Australian Journal of Islamic Studies
Islamic Sciences and Research Academy of Australia
School of Arts and Humanities / Centre for Research in Entertainment, Arts, Technology, Education and Communications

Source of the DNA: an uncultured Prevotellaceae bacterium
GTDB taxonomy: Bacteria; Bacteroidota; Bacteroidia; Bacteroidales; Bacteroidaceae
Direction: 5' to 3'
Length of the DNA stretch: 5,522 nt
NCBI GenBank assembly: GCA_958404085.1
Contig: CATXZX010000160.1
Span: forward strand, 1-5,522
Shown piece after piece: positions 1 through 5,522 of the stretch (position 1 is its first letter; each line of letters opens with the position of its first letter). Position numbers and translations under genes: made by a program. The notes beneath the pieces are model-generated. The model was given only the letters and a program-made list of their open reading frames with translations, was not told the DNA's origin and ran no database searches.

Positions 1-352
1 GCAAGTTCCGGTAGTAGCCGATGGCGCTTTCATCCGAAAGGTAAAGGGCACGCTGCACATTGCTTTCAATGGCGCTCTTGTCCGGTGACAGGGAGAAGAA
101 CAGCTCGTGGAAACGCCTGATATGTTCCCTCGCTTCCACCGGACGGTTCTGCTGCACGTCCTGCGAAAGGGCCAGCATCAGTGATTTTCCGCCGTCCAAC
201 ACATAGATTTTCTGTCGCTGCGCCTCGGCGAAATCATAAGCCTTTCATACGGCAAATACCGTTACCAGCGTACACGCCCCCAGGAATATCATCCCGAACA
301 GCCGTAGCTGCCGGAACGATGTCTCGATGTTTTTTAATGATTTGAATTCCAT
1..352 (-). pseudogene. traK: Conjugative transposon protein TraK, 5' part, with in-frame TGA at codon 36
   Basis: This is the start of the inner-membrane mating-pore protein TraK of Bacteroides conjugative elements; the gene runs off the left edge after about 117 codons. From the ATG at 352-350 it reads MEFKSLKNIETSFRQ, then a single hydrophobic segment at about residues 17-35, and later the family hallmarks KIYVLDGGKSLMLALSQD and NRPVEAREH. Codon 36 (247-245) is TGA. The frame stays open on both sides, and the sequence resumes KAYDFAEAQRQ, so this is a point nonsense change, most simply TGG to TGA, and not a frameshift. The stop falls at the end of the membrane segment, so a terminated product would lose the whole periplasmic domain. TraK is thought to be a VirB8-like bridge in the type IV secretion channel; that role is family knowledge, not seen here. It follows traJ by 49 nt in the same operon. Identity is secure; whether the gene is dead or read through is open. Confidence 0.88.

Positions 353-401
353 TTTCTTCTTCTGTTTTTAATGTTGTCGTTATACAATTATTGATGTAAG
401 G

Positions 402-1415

Muslims have a long history in Australia. In 2016, Muslims formed 2.6 per cent of the total Australian population. In this article, I will discuss Australian Muslims’ citizenship in two time periods, 2006–2018 and 2020. In the first period, I will examine Australian Muslims’ identity and sense of belonging, and whether their race or culture have any impact on their Australian citizenship. I will also discuss the political rhetoric concerning Australian Muslims. In the second period, 2020, I will examine Australian Muslims’ placement as returned travellers during the COVID-19 period. I conclude that, from 2006 to 2018, Islamophobia was rampant in “othering” many Australian Muslims. And in 2020 the Australian government has adopted a policy of inclusion by repatriating its citizens (both Muslims and non-Muslims), but with the COVID-19 crisis, a new dimension of discrimination has been added onto ethnic minorities – in this case Bangladeshi Australians who are mostly Muslims. They are now looked upon as the “other quarantined” or “detained Australian citizens”.
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